Announcing the TERC BASIC Enhancements

By Sean Nolan

This year, Christmas comes in June.  The TERC BASIC Enhancements, an Applesoft enhancement package, are being dumped (pardon me, I mean released) into the public domain. The TERC BASIC Enhancements add over 50 additional BASIC commands to Applesoft which allow:

• Mixing text and graphics anywhere on the screen.
• Labeled subroutines with parameter passing and local variables. Improved INPUT commands which simplify catching of user errors.
• Hi-Res SCRN and XPLOT commands.
• Non-destructive pop-up menus and windows.
• Debugging and diagnostic commands.
• An optional ‘compiler’ (term used with blatant inaccuracy) which allows you to write BASIC programs on a word processor.
• No conflict with most Ampersand or USR libraries.
• Expandability and documented entry points for machine language programmers.

The TERC BASIC Enhancements were written for in-house use at Technical Education Research Centers (TERC), in Cambridge Massachusetts, by myself, Steve Beardslee, Steve Hunt, and Steve Bannasch. TERC is releasing the Enhancements into the public domain for non-commercial use only. The Enhancements may be ordered through A.P.P.L.E. Co-op (with documentation on disk) or through myself (with printed documentation). The Enhancements are ProDOS based, and thus require 64K of RAM. At present, they are not compatible with the Lasar 128 nor any other Apple clone. The core of the Enhancements use 6K of memory ($800-$IFFF). Some commands, such as the automatic MENU routine and pop-up windows, require more memory.

The BASIC Enhancements do not use Ampersand, but use the single quote (‘) instead. All Enhancements commands begin with this character. By avoiding the use of Ampersand, the Enhancements are able to add both new procedures and new functions to Applesoft (Ampersand lets you create procedures, but not functions). Procedures are commands which are meant to be executed at the beginning of a BASIC statement, such as the Applesoft commands HPLOT, HOME, PRINT, and their ilk. Functions are called from within a numeric or string expression and return some value back to BASIC. Applesoft examples of functions are SCRN, PDL, RND, SIN, COS, and PEEK (see quick reference sheet listing for all Enhancements commands). It also serves as as index for the 50-page manual.

Standard Goodies

The Enhancement commands can be separated loosely into four groups. First there are the standard goodies, commands which any self-respecting Applesoft extender should have. Next, the unusual commands, which make the TERC Enhancements unique. Third, the obscure technical commands. And then there are the commands which add no additional capabilities to BASIC, but make it more readable.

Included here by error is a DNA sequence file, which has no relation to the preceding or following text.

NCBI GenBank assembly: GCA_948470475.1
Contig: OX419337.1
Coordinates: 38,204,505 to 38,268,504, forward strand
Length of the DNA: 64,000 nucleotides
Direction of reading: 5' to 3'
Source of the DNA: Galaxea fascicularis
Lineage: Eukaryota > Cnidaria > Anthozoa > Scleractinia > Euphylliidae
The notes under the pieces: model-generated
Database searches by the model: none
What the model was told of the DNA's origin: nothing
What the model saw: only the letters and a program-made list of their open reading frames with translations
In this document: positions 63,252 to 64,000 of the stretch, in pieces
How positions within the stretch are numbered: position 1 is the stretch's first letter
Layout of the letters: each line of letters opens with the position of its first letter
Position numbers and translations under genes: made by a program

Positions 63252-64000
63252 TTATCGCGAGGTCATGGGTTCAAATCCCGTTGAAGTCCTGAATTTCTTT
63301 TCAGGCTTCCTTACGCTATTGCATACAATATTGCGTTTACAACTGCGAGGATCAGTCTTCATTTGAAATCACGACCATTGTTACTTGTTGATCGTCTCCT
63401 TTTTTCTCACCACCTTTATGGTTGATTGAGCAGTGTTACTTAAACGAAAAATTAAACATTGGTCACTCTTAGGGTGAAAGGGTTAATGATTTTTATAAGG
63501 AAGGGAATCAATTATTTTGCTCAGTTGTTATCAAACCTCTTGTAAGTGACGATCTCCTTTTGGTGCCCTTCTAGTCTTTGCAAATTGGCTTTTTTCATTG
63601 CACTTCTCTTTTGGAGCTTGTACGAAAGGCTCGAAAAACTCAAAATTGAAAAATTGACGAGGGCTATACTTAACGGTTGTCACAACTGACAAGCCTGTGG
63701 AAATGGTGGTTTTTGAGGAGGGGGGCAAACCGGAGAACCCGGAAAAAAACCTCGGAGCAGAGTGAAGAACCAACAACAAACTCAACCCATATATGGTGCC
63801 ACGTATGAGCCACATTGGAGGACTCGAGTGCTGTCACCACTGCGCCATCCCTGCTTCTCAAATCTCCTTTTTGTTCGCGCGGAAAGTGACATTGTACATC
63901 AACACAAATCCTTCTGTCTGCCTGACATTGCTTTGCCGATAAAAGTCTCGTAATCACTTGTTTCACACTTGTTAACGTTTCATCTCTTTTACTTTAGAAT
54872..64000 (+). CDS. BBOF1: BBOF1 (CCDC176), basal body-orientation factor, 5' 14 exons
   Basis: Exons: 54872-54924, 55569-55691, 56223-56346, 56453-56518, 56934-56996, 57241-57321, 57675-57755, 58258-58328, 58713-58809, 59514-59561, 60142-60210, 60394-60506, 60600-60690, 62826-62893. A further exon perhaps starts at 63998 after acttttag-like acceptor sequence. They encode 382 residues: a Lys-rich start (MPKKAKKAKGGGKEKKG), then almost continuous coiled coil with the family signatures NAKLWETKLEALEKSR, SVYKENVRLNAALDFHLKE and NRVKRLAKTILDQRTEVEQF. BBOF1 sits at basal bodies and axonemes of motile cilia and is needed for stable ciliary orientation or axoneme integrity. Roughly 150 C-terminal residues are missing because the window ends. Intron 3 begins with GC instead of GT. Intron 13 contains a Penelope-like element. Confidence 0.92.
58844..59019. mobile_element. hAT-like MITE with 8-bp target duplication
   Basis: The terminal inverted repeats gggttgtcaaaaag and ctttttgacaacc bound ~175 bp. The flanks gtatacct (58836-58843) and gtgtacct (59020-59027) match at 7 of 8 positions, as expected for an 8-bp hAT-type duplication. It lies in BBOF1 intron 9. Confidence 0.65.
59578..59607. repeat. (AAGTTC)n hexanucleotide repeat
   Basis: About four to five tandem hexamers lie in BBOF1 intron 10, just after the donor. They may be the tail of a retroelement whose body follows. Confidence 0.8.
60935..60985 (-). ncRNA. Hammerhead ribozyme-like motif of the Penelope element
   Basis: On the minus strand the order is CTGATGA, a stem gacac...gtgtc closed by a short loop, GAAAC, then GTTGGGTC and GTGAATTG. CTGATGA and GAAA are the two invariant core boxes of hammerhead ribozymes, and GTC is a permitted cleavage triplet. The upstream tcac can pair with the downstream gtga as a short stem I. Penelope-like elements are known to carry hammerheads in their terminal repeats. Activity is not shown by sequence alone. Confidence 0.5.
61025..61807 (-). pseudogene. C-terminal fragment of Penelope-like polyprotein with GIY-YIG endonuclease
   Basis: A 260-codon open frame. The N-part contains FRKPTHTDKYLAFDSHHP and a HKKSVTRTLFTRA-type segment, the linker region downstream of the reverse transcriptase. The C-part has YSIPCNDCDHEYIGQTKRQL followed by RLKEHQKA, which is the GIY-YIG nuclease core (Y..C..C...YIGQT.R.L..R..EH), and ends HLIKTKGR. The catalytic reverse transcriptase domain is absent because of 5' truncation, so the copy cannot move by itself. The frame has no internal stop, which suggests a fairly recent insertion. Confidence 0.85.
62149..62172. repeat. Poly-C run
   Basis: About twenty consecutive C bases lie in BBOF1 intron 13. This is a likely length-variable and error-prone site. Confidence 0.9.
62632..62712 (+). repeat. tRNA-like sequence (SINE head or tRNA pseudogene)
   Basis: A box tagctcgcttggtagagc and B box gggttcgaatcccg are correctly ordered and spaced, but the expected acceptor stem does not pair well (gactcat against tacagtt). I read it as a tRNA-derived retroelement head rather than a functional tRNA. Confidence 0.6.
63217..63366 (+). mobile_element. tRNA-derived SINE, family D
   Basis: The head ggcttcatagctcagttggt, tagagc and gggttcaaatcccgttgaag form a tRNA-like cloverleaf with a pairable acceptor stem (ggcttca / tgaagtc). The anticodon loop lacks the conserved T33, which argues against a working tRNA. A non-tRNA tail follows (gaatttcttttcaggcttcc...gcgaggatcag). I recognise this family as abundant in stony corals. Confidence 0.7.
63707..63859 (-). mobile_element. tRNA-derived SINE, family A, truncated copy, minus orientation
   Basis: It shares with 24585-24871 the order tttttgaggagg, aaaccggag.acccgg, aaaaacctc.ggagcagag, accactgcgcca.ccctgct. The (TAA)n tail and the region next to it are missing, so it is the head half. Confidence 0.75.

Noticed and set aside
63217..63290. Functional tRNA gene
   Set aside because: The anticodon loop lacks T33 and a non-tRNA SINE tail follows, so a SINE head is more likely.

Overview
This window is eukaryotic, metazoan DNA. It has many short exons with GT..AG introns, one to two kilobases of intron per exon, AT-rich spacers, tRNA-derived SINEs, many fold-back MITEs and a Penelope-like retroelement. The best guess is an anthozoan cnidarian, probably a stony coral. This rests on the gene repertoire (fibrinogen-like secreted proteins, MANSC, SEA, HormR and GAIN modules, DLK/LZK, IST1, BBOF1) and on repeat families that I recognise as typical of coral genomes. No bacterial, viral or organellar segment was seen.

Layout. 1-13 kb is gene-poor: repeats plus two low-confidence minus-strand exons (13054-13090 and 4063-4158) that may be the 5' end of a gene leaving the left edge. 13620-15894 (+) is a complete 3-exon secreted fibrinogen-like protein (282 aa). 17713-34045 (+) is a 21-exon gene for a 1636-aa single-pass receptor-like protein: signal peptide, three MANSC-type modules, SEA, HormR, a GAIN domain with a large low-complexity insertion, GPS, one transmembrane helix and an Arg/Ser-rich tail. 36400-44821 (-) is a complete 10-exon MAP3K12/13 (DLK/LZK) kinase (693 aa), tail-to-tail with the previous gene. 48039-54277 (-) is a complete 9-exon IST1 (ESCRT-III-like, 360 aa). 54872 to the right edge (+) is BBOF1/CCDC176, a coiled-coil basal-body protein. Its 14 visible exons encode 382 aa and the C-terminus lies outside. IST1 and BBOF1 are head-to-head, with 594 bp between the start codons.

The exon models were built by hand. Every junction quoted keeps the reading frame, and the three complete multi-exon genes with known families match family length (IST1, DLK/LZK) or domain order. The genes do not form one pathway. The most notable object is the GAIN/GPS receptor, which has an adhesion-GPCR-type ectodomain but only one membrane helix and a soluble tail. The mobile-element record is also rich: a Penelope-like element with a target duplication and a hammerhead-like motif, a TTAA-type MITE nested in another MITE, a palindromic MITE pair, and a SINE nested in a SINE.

The standard goodies include an ELSE to go along with IF and THEN, a rudimentary PRINT USING command for formatted numeric printing (yawn), and an improved INPUT anything routine. ‘XPLOT draws Hi-Res lines in the complement of the background. A highresolution graphics SCRN function has been added, allowing you to read whether any Hi-Res pixel is on or off. A positionin- string function allows you to tell if any character or string is to be found within a second string. Three additional mathematical functions allow you to do genuine bitwise AND, OR, and XOR operations on numbers.

The two most important standard goodies, however, are its use of labeled subroutines and a Hi-Res character generator. Labeled Subroutines The Enhancements allow you to refer to subroutines by name rather than by line number. Instead of:

100 GOSUB 8045

which might call say, a help prompt subroutine, you can write


If you wanted to pass a particular prompt string to the HELP subroutine, you could do it with


100 ‘GOSUB HELP [ A$ ] 100 ‘GOSUB HELP [ “Put the disk back and press a key.” ]

This is officially known as parameter passing. Along with the use oflocal variables (which the Enhancements support), this allows you to write structured code and use recursion. The latter is illustrated with a sample program on the enhancements disk. Called ‘HILBERT, it draws a recursive curve. I translated it directly from the Pascal original (in the Call – A.P.P.L.E July 1984 article “Hilbert and the Alligators”) without having to change the recursive structure of the program. Because of the ability to refer to subroutines by name instead of by line number, you can now write BASIC without the use of line numbers at all. At TERC, we write our programs with a word processor. The Enhancements come with a utility for translating word processor text files into runnable BASIC programs. You can, if you wish, not use it and write BASIC programs the normal way.